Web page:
Career Choice and Longevity in U.S. Psychiatric-Mental Health Nurses

Sunday, 8 November 2015: 4:20 PM

Cynthia A. Diefenbeck, PsyD, MSN, RN, PMHCNS-BC
Robbi K. Alexander, MSN, RN, PMHCNS-BC
School of Nursing, University of Delaware, Newark, DE, USA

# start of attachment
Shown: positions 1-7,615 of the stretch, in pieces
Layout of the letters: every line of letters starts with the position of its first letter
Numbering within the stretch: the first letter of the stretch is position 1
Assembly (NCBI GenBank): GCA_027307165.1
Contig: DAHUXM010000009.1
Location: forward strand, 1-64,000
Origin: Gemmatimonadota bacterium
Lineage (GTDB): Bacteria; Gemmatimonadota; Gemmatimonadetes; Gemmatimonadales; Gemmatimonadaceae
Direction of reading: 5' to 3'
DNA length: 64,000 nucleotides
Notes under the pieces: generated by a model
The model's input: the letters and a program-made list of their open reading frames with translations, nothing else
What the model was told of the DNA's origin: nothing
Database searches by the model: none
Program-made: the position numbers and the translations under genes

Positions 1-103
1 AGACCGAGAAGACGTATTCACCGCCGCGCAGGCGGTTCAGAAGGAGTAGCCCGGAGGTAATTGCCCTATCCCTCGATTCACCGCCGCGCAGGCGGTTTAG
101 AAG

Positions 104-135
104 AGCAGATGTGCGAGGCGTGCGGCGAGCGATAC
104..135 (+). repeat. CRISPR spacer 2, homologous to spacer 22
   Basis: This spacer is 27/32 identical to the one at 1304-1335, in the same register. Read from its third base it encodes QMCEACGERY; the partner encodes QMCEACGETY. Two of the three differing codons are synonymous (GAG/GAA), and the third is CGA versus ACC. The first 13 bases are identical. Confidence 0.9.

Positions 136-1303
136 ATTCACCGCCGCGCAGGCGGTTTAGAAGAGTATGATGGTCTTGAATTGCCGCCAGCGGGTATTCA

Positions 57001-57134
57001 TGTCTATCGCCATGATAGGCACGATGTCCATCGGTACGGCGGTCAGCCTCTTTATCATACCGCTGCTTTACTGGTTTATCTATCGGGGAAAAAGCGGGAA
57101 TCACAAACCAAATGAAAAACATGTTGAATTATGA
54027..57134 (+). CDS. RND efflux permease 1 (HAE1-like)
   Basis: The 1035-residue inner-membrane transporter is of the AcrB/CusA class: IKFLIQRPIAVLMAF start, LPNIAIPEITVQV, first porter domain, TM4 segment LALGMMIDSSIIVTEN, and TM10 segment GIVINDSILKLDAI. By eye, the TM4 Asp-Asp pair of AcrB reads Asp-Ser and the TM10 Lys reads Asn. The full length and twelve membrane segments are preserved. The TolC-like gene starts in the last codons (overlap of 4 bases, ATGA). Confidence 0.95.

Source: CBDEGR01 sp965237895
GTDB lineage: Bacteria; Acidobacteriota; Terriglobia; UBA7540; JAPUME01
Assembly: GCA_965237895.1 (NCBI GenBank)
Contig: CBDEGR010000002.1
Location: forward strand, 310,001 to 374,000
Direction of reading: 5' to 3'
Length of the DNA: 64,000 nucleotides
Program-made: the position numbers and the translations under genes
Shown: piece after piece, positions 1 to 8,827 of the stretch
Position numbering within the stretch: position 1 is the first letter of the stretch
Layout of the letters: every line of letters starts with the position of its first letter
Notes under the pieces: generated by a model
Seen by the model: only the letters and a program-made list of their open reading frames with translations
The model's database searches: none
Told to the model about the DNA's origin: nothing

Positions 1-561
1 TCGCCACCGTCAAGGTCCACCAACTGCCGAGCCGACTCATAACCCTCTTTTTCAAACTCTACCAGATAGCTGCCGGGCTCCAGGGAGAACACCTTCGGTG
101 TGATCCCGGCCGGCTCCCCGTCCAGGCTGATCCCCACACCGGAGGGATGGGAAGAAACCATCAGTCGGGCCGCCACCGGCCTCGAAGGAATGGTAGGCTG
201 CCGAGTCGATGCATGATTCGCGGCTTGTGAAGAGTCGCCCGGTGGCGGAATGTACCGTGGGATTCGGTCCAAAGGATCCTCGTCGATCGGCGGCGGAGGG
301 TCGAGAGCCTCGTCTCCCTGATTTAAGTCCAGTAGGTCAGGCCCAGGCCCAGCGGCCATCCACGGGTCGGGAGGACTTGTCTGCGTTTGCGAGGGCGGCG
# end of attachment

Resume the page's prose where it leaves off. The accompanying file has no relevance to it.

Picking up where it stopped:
In the United States (US), demand for mental health services continues to increase as federal initiatives such as the Affordable Care Act and mental health parity improve access to and coverage for mental health services.  Psychiatric-mental health nurses are uniquely qualified to bolster mental health treatment across the continuum of care, but relative few nurses enter and remain in the specialty. Prior research has focused on the unpopularity of psychiatric nursing as a career choice for nursing students.  The purpose of the study was to explore the experiences of those nurses who did choose psychiatric nursing careers and have remained in the specialty area.  Descriptive phenomenology was employed to examine how nurses entered and remained in the specialty.  In a face-to-face interview, eight registered nurses described their experiences with psychiatric nursing as a student, their entry into psychiatric nursing, and factors related to their longevity in the specialty. Giorgi’s Existential Phenomenological Research Method was employed to analyze the interview data.  Three themes emerged related to career choice:  Interest developed prior to or while in nursing school, Personal relevance, and Validation of potential.  Three themes emerged related to retention:  Overcoming stereotypes to develop career pride, Positive team dynamics, and Remaining hopeful.  Nurse educators play an important role in identifying talent, validating capability, enhancing interest, and increasing confidence to pursue a psychiatric nursing career, while nursing administrators and clinicians play a key role in retention.  Findings also stimulate pertinent questions surrounding the long-term viability of the psychiatric-mental health nursing specialty in the US as well as the nation’s model of generalist entry-to-practice model of nursing education.